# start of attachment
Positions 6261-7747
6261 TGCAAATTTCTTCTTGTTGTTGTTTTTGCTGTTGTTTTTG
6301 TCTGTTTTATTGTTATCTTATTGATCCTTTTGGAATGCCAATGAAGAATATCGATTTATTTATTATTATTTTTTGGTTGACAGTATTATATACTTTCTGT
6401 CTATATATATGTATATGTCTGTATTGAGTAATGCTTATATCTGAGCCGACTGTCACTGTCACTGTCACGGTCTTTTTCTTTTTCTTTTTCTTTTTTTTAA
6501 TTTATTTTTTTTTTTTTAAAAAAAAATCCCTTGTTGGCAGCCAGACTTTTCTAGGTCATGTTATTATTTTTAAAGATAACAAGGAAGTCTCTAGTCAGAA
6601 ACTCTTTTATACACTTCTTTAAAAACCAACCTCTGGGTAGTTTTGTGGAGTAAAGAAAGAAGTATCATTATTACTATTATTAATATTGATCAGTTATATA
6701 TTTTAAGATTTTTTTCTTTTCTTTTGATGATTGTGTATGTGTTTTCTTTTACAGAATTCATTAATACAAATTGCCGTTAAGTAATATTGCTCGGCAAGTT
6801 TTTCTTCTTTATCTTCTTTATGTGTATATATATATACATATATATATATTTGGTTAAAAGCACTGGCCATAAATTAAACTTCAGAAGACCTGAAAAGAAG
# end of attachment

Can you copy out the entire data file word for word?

Positions 6261-7747
6261 TGCAAATTTCTTCTTGTTGTTGTTTTTGCTGTTGTTTTTG
6301 TCTGTTTTATTGTTATCTTATTGATCCTTTTGGAATGCCAATGAAGAATATCGATTTATTTATTATTATTTTTTGGTTGACAGTATTATATACTTTCTGT
6401 CTATATATATGTATATGTCTGTATTGAGTAATGCTTATATCTGAGCCGACTGTCACTGTCACTGTCACGGTCTTTTTCTTTTTCTTTTTCTTTTTTTTAA
6501 TTTATTTTTTTTTTTTTAAAAAAAAATCCCTTGTTGGCAGCCAGACTTTTCTAGGTCATGTTATTATTTTTAAAGATAACAAGGAAGTCTCTAGTCAGAA
6601 ACTCTTTTATACACTTCTTTAAAAACCAACCTCTGGGTAGTTTTGTGGAGTAAAGAAAGAAGTATCATTATTACTATTATTAATATTGATCAGTTATATA
6701 TTTTAAGATTTTTTTCTTTTCTTTTGATGATTGTGTATGTGTTTTCTTTTACAGAATTCATTAATACAAATTGCCGTTAAGTAATATTGCTCGGCAAGTT
6801 TTTCTTCTTTATCTTCTTTATGTGTATATATATATACATATATATATATTTGGTTAAAAGCACTGGCCATAAATTAAACTTCAGAAGACCTGAAAAGAAG